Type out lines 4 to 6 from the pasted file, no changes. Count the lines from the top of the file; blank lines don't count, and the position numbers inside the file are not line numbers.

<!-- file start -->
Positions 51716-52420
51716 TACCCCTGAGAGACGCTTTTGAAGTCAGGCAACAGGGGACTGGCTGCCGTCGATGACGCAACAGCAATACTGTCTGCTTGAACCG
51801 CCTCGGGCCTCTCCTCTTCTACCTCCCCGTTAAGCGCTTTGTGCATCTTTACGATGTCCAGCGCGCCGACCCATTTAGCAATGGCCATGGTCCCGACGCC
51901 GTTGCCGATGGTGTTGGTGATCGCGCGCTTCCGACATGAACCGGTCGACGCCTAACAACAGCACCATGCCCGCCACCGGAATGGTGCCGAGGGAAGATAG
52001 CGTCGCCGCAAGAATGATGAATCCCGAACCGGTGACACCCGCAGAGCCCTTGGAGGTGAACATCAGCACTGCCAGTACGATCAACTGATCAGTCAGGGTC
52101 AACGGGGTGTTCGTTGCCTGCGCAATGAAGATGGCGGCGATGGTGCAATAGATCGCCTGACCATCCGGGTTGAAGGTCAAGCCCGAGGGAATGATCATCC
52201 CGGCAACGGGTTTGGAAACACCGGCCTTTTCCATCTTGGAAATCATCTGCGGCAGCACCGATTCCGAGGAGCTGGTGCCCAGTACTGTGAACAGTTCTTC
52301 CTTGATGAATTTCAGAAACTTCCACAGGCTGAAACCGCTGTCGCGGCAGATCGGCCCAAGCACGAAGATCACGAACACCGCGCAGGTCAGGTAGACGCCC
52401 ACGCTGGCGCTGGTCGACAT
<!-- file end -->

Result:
51901 GTTGCCGATGGTGTTGGTGATCGCGCGCTTCCGACATGAACCGGTCGACGCCTAACAACAGCACCATGCCCGCCACCGGAATGGTGCCGAGGGAAGATAG
52001 CGTCGCCGCAAGAATGATGAATCCCGAACCGGTGACACCCGCAGAGCCCTTGGAGGTGAACATCAGCACTGCCAGTACGATCAACTGATCAGTCAGGGTC
52101 AACGGGGTGTTCGTTGCCTGCGCAATGAAGATGGCGGCGATGGTGCAATAGATCGCCTGACCATCCGGGTTGAAGGTCAAGCCCGAGGGAATGATCATCC